Hematuria echocardiography and ultrasound

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Editor-In-Chief: C. Michael Gibson, M.S., M.D. [1] ; Associate Editor(s)-in-Chief: Adnan Ezici, M.D[2] , Steven C. Campbell, M.D., Ph.D. , Venkata Sivakrishna Kumar Pulivarthi M.B.B.S [3]


Ultrasound may be helpful in the diagnosis of the underlying etiology of hematuria. Ultrasound might be useful in detection of kidney stones, renal malignancy, and upper urinary tract malignancy. Ultrasound(US) offers an accurate, noninvasive approach to rule out obstructive uropathy, determine renal size and cortical thickness, and look for masses or cysts. The availability of color duplex to assess renal vascular flow and resistance provides additional information regarding renal parenchyma. Findings on an ultrasound suggestive of kidney stones include echogenic foci, acoustic shadowing, twinkle artifact on color Doppler, color comet-tail artifact.


Ultrasound may be helpful in the diagnosis of the underlying etiology of hematuria. Ultrasound might be useful in detection of kidney stones, renal malignancy, and upper urinary tract malignancy.[1] Findings on an ultrasound suggestive of kidney stones include:

  • Echogenic foci
  • Acoustic shadowing
  • Twinkle artifact on color Doppler
  • Color comet-tail artifact

US is the first choice among the imaging studies to evaluate a patient with deterioration in renal function, because it does not involve the usage of nephrotoxic contrast media. US is the imaging test to consider in patients with suspected glomerular hematuria, as manifested by dysmorphic RBCs, proteinuria of at least 2+, and RBC casts. US is safe in pregnancy. It is less accurate in detecting ureteral lesions such as nonobstructing stones, and thus may not be the first choice for evaluating a suspected urological cause of hematuria.[2]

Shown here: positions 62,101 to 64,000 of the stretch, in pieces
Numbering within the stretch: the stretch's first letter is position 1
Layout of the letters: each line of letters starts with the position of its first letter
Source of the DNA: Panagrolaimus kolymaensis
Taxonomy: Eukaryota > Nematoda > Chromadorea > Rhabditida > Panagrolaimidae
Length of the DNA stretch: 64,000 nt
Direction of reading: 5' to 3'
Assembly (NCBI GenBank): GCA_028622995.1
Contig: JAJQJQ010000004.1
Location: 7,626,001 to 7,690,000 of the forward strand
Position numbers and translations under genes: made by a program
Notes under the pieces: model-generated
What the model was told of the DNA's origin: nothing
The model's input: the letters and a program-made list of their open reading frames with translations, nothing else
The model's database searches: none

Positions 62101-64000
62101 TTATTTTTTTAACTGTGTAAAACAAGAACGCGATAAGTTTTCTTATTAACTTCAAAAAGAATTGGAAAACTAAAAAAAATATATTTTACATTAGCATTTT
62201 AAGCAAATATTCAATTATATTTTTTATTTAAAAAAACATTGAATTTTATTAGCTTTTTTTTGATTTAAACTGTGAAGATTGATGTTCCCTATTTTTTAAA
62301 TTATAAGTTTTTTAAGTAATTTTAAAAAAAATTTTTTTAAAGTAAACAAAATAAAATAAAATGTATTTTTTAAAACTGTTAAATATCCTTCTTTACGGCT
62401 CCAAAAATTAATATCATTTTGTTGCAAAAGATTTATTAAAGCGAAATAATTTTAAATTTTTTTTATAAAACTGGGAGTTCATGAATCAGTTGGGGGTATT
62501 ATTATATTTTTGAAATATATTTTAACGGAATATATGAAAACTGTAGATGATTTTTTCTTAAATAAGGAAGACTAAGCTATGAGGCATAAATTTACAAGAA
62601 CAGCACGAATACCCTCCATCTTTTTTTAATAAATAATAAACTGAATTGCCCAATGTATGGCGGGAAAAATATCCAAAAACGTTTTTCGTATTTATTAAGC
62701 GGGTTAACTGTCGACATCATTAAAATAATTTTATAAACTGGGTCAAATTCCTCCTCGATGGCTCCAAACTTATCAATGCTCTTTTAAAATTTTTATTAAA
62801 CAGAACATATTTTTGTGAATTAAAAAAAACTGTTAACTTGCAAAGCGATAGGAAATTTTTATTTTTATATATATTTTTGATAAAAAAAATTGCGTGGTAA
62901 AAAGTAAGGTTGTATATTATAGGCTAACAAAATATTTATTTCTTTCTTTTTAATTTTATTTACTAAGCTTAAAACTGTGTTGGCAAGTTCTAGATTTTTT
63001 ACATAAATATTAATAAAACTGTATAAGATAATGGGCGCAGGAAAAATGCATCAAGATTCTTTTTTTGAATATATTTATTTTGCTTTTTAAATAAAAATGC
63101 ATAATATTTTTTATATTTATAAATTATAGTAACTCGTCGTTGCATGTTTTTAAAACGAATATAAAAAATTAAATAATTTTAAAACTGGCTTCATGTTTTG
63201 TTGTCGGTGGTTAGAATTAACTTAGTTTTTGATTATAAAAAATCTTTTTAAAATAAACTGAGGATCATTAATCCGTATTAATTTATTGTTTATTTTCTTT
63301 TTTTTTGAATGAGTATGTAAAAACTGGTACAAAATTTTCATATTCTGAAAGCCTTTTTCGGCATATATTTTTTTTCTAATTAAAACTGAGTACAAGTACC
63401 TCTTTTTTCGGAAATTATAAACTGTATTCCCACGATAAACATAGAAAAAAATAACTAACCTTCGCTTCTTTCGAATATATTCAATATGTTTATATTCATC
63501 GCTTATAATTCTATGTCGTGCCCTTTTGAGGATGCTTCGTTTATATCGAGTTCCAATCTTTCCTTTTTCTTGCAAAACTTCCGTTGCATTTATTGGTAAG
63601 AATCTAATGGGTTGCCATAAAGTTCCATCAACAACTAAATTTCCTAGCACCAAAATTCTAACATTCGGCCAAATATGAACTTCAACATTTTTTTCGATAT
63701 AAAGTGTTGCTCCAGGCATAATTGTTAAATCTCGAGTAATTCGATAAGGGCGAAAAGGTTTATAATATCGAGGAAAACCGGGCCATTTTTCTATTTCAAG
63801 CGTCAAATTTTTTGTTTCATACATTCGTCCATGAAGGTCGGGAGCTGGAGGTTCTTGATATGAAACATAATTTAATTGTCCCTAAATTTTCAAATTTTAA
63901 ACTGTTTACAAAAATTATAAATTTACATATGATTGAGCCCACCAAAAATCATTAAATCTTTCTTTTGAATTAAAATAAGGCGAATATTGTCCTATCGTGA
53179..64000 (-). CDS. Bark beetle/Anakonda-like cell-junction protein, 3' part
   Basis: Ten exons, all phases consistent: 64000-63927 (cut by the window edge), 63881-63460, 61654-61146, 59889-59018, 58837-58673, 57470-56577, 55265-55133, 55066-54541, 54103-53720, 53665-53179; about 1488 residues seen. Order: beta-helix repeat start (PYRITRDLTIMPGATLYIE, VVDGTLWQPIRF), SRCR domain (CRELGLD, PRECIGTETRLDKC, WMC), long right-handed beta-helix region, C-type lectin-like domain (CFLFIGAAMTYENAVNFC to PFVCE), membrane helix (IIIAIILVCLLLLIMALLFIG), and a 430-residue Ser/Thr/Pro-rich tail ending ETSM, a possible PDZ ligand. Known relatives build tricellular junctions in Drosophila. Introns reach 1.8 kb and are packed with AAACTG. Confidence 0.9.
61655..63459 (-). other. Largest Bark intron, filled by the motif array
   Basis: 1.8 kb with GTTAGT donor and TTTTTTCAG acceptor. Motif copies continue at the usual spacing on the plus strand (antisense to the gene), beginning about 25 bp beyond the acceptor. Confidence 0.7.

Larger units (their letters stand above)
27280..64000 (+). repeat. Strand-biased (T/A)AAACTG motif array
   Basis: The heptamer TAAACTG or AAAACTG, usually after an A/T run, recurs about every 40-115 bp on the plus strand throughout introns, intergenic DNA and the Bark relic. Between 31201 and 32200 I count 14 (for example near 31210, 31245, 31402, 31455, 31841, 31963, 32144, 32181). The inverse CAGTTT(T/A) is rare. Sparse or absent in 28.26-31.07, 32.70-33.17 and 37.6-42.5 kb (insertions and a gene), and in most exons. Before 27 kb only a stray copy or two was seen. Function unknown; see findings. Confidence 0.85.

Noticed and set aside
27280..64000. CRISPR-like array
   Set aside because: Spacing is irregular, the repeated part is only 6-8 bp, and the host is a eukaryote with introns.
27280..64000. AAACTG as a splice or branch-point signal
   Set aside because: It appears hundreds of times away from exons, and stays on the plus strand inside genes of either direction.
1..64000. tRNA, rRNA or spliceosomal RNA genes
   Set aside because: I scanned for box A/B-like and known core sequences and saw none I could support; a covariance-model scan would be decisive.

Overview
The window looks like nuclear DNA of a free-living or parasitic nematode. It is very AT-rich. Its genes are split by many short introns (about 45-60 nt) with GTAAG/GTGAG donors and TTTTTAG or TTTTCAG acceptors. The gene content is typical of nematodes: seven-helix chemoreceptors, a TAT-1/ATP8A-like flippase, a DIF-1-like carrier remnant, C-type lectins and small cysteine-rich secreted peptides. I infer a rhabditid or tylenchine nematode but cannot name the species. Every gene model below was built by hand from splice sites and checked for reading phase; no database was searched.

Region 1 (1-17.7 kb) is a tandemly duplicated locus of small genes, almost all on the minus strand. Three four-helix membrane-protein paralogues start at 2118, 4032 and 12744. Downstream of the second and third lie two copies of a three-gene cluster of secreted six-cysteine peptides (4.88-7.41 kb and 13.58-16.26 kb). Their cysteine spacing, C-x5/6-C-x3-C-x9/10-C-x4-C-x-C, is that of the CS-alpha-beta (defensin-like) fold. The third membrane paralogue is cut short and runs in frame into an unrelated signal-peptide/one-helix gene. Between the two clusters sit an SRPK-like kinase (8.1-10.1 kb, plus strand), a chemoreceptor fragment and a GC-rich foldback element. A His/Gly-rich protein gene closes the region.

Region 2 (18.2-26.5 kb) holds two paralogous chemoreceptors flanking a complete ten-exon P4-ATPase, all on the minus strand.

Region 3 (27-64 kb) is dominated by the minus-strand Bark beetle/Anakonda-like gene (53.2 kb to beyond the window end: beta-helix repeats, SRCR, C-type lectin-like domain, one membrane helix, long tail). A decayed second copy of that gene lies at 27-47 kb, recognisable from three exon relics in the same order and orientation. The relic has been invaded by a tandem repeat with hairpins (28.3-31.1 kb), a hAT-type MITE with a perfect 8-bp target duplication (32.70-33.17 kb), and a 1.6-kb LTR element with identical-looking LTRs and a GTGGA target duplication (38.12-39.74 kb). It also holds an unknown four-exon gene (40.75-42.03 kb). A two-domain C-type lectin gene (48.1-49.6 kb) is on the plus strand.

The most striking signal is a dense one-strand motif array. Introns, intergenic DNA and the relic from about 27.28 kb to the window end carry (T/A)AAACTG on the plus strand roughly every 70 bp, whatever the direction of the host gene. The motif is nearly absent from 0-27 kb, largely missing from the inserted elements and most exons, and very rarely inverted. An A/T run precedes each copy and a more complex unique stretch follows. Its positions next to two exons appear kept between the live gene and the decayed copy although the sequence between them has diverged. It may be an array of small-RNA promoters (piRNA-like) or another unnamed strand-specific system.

5 mm renal stone detected by ultrasonography (USG). (Case courtesy of Dr Mohamed M. Yosef, <a href="https://radiopaedia.org/">Radiopaedia.org</a>. From the case <a href="https://radiopaedia.org/cases/63209">rID: 63209</a>)


  • Ultrasound of the abdomen and pelvis is safe.[3][4]
  • US is good at:
    • Detecting renal parenchymal lesions (e.g. renal cell carcinoma)
    • Characterizing renal cyst
    • Detecting renal calculi
    • Determining ureteric obstruction (Hydronephrosis)


  • US is poor at detecting small lesions within the collecting system (e.g. urothelial cell carcinoma (UCC) of the renal pelvis)


  1. Smith MR, Read KC, Stegman ML, Kroll NJ, Van Every MJ (November 2019). "Evaluation of Asymptomatic Microscopic Hematuria by Renal Ultrasound to Detect Upper Tract Malignancy: A 20-Year Experience in a Community Hospital". Urology. 133: 34–39. doi:10.1016/j.urology.2019.07.009. PMID 31310767.
  2. Rew, Karl (2010). Primary care urology. Philadelphia, Pa. London: Saunders. ISBN 978-1437724899.
  3. "www.surgeryjournal.co.uk".
  4. Davis R, Jones JS, Barocas DA, Castle EP, Lang EK, Leveillee RJ et al. (2012) Diagnosis, evaluation and follow-up of asymptomatic microhematuria (AMH) in adults: AUA guideline. J Urol 188 (6 Suppl):2473-81. DOI:10.1016/j.juro.2012.09.078 PMID: 23098784

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